It was then often difficult to decide whether a product infringed a patent, since the sole basis to know the extent of protection was the description, in view of the prior art. However, even among patent legal systems in which the claims are used as the reference to decide the scope of protection conferred by a patent, the way the claims are used may vary substantially.Traditionally, two types of claiming system exist: No patent system today is a purely either central or peripheral, but the system used in Germany and most of the other countries of continental Europe is considered more central than the system currently used in the United Kingdom, the United States, and especially Japan, which are more peripheral.[Id.]Only a handful of cases have been decided on the merits, but the decisions overwhelming favor the patent challenger. Progressive Casualty Insurance Co., CBM2012-00002, Paper 66 (Jan. According to one study, from 2007-2012, patent holders succeeded in about 63 percent of cases tried to a district court judge, and succeeded in about 77 percent of cases tried to a jury.As of February 1, 2014, the Patent Trial and Appeal Board (Board) has canceled all claims at issue in its two final written decisions on the merits in IPR proceedings. [Pricewaterhouse Coopers, "2013 Patent Litigation Study: Big cases make headlines, while patent cases proliferate," at 9.]A raft of IPR and CBM decisions is expected from the Board in the coming months, so one should revisit the success rates as more data becomes available.In order to exclude someone from using a patented invention, the patent owner, or patentee, needs to demonstrate in a court proceeding that what the other person is using falls within the scope of a claim of the patent; therefore, it is more valuable to obtain claims that include the minimal set of limitations that differentiate an invention over what came before (i.e., the so-called prior art).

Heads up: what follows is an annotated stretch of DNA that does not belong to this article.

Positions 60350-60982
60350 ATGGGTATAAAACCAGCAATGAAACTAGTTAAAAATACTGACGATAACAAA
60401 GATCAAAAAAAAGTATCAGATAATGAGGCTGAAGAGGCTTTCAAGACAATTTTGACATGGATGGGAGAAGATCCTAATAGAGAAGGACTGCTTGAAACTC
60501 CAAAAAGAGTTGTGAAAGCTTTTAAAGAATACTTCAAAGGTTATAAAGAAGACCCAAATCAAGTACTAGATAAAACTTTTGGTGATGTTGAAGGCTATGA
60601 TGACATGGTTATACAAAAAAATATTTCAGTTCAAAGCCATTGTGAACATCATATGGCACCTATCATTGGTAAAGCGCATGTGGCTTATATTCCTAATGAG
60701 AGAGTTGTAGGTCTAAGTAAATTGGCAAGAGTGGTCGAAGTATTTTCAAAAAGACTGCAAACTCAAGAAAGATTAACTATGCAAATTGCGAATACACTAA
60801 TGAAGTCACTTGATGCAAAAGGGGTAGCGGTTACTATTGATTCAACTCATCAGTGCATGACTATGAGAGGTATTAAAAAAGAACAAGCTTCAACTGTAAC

To request a reexamination, one must submit a “request for reexamination,” pay a substantial fee, and provide an explanation of the new reasons why the patent is invalid based on prior art.
, the Board noted that two challenged claims failed to comply with 112 ¶ 4 (requiring dependent claims “contain a reference to a claim previously set forth”). further limit the subject matter of the claim from which they depend.” IPR2013-00172, No.
Instead the Board stated in a footnote that they would “address only those grounds of unpatentability asserted under §§ 102 and 103.” IPR2013-00252, No.
In United States patent law, a reexamination is a process whereby a third party or inventor can have a patent reexamined by a patent examiner to verify that the subject matter it claims is patentable.
To have a patent reexamined, an interested party must submit prior art that raises a "substantial new question of patentability". One of the new mechanisms is a post-grant review proceeding, which will provide patent challengers expanded bases on which to attack patents.